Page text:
“Now the gates of Jericho were tightly shut because the people were afraid of the Israelites. No one was allowed to go out or in. But the Lord said to Joshua, ‘I have given you Jericho, its king, and all its strong warriors. You and your fighting men should march around the town once a day for six days. Seven priests will walk ahead of the Ark, each carrying a ram’s horn. On the seventh day you are to march around the town seven times, with the priests blowing the horns. When you hear the priests give one long blast on the rams’ horns, have all the people shout as loud as they can. Then the walls of the town will collapse, and the people can charge straight into the town.’” (1-5) Unique as it was, the strategy was given by God, and it couldn’t fail.

Jericho was one of the oldest and most fortified cities on the planet at that time.  Its walls at some points were 25 feet high, that’s two and a half stories tall, they were 20 feet thick, and were considered invincible.  Were those walls really the most vulnerable point in Jericho’s line of defense?  No, probably not.  Jericho’s weakest point in its defense was its pagan heart, and God was not on the side of its inhabitants.  So its walls, no matter how thick and high were vulnerable to God’s strategy in taking the city. Joshua was righteous enough to trust it, and those walls came down!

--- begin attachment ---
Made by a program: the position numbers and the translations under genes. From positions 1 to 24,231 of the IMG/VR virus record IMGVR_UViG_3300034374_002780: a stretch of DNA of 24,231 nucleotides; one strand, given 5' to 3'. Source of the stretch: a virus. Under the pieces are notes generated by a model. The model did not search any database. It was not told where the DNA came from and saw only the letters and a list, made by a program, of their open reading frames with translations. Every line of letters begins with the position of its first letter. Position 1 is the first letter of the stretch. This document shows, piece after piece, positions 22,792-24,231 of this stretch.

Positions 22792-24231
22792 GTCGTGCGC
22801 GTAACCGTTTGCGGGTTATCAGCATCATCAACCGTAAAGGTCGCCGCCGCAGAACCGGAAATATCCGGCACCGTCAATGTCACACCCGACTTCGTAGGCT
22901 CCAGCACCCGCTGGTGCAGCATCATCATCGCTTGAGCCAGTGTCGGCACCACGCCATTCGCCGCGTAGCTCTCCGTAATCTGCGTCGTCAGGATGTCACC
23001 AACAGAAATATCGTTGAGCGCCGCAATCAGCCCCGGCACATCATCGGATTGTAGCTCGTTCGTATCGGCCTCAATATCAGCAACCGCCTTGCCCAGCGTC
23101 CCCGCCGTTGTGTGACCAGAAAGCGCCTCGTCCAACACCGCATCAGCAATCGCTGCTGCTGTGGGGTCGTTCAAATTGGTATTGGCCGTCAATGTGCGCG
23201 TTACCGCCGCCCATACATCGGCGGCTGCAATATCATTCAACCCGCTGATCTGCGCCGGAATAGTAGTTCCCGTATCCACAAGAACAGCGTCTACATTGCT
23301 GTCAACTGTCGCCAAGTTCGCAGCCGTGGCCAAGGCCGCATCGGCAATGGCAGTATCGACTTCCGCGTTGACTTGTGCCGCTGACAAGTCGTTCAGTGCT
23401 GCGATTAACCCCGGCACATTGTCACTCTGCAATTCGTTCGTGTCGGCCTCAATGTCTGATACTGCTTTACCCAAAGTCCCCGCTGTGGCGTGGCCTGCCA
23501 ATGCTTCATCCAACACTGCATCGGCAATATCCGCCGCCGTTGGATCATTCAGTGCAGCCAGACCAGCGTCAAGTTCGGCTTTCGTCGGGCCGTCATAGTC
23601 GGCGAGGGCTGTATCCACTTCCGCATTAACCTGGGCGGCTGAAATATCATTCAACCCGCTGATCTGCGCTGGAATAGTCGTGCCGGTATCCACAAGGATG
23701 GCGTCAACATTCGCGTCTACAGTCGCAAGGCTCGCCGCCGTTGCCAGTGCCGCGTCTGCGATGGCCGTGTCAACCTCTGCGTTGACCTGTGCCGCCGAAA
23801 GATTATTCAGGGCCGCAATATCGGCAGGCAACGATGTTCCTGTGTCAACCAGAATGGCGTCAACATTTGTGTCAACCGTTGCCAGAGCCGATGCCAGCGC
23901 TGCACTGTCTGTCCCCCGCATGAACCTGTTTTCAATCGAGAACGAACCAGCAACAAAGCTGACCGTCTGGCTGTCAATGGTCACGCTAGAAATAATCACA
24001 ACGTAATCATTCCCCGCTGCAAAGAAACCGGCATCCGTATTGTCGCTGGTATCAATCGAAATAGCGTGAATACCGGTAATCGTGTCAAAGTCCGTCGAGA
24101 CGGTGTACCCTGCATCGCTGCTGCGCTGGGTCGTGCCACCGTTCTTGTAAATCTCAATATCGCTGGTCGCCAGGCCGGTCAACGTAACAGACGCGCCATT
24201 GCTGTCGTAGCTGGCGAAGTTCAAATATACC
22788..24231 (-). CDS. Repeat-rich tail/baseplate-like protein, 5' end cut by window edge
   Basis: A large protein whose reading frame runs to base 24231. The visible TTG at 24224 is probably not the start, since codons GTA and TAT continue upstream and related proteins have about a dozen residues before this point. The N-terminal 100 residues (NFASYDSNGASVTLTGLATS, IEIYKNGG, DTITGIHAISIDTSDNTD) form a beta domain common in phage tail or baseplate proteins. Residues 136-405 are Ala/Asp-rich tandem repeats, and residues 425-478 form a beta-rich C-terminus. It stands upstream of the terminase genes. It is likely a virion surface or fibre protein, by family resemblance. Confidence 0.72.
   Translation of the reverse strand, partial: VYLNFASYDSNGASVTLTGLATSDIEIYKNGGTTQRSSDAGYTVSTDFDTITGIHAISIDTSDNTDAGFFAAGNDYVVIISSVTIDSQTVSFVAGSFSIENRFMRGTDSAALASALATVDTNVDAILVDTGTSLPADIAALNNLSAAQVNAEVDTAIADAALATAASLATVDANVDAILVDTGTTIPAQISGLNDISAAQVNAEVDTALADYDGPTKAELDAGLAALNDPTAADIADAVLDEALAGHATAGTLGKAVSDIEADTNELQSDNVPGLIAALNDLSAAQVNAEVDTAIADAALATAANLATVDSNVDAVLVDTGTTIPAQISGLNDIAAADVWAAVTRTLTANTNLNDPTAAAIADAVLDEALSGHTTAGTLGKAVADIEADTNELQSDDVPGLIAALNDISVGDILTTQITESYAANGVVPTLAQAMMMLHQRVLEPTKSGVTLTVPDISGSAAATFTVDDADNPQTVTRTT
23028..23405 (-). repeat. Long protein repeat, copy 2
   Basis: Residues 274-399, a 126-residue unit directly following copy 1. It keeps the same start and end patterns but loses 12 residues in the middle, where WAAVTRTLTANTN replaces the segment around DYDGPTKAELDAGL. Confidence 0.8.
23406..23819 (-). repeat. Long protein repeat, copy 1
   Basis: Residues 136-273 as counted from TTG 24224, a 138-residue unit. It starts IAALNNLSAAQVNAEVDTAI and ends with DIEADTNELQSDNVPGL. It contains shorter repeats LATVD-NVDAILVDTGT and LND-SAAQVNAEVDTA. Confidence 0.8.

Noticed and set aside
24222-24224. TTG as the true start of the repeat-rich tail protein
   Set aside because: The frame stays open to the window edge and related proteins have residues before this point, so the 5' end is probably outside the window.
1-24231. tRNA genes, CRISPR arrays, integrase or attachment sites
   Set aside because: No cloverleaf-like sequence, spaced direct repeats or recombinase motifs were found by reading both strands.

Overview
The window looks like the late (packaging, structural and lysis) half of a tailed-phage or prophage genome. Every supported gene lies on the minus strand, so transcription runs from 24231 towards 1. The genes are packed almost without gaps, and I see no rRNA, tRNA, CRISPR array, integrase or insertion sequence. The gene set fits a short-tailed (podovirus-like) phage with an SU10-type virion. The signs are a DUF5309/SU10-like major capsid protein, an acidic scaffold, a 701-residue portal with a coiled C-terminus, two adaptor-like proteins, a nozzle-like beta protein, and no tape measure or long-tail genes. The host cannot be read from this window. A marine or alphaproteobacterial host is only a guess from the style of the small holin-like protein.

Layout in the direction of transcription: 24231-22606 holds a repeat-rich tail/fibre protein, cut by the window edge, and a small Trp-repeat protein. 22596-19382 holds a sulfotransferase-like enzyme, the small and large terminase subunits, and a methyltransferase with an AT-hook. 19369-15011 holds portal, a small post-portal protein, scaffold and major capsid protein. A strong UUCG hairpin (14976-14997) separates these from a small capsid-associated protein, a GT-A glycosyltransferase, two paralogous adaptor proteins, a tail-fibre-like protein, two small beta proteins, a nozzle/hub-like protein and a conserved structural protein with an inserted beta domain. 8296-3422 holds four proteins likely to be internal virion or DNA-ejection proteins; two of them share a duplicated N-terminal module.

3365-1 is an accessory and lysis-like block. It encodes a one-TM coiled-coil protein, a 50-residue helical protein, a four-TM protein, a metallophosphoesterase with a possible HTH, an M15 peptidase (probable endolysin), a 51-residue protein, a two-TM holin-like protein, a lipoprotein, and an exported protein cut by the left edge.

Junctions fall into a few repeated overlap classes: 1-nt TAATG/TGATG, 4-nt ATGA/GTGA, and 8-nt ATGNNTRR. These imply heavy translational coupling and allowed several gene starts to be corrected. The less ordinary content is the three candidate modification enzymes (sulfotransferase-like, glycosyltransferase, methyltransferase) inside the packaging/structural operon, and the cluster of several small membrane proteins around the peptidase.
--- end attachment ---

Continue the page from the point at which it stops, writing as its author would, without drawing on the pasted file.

God knows our enemy’s weakest point. When Jesus was confronted by Satan, He soundly defeated him by quoting the scripture. (Matthew 4)  Even though he has been known to quote it himself, our enemy can’t stand against God’s Word when it comes from a blood-bought Christian.  And when we declare to others our testimony of what Jesus has done in our lives, we run right over him. (Revelation 12:11)  What a great strategy!

@ Joshua 7
On the other hand, in their next battle at Ai, the Israelites’ true enemy, Satan, discovered where they were the most vulnerable, the weakest point in their line of defense.  God had forbidden the Israelites to take certain items from the spoils of Jericho, but one man had his own agenda, “But Israel violated the instructions about the things set apart for the Lord.  A man named Achan had stolen some of these dedicated things, so the Lord was very angry with the Israelites.” (1)  Not good. Israel was soundly defeated at Ai.